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I would like to know the difference between "on the way" and " along the way". After reading this sentence from a story: "As she headed home, she met her friends along the way."I thought why has the writer used " along" and not "on"? Does "on the way" mean at one place/spot and "along the way" mean at different places/spots?

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They basically mean the same thing but are expressed differently. Along the way usually indicates something that happened unexpectedly, such as “along the way [of the journey] she bumped into her childhood friend”. On the way is something that could be intentional or planned like “On the way to the grocery store, we stopped at the post office.” or “We are going to stopover in Colombia on the way to Peru.”

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  • Thanks @user136000 I have got your point.
    – Learner
    May 17, 2021 at 12:34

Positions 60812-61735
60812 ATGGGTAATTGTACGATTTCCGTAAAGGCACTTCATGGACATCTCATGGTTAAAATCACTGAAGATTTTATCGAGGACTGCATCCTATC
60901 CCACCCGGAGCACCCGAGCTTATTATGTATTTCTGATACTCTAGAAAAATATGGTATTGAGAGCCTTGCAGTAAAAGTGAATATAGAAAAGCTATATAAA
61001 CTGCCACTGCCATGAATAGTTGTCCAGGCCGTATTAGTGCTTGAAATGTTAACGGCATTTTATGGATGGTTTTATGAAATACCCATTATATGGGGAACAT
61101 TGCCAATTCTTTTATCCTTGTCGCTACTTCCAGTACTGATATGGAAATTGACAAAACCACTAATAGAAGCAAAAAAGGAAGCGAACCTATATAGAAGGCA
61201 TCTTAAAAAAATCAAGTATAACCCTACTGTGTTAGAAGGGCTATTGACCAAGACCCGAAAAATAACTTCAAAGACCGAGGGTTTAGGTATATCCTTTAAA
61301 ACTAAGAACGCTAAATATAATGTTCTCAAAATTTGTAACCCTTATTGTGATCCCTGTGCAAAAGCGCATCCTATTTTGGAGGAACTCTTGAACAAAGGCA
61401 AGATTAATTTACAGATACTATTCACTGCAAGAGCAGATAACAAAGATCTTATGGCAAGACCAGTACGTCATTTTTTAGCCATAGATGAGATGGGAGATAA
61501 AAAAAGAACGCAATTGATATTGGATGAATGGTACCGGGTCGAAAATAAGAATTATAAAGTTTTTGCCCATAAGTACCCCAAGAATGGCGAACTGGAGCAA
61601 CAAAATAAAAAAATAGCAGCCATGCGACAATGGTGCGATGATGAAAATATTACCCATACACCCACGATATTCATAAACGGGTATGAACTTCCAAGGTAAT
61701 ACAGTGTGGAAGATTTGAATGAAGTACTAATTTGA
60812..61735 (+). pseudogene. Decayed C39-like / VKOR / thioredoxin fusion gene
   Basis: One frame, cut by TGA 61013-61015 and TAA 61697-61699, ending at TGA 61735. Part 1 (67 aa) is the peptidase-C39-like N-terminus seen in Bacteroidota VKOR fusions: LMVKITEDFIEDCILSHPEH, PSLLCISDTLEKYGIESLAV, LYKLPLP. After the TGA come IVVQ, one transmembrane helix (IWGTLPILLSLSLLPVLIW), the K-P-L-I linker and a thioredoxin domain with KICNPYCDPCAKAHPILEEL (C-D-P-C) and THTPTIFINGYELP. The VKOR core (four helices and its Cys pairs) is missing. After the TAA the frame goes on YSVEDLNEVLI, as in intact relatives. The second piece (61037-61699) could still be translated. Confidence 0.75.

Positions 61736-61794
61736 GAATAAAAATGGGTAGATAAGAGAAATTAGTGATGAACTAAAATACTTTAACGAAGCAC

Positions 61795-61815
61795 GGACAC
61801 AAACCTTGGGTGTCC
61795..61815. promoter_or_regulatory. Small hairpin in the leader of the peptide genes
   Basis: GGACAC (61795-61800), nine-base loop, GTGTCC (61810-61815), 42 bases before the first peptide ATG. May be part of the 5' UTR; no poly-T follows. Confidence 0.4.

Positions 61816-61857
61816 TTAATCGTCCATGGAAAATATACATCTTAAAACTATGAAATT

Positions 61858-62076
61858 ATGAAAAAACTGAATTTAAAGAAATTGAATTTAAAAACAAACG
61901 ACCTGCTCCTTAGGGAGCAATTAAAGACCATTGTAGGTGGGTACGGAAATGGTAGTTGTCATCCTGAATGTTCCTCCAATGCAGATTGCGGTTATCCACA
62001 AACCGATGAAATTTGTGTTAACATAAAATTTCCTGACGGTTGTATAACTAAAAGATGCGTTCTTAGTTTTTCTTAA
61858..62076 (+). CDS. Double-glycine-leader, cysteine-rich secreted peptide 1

• @learner happy to help you!
    – user136000
    May 18, 2021 at 0:25
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on the way and along the way both mean the same thing.

In this question, it could have been "on the way [to a place] or "along the way [to a place].

Please note, however:

  • Going home, I saw them along the way. [the location does not come after along the way here.]

  • I saw them on the way home.

"along the way" is not usually followed by a location. "On the way" can be.

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    Thanks, @Lambie for further explanation.
    – Learner
    May 17, 2021 at 12:33

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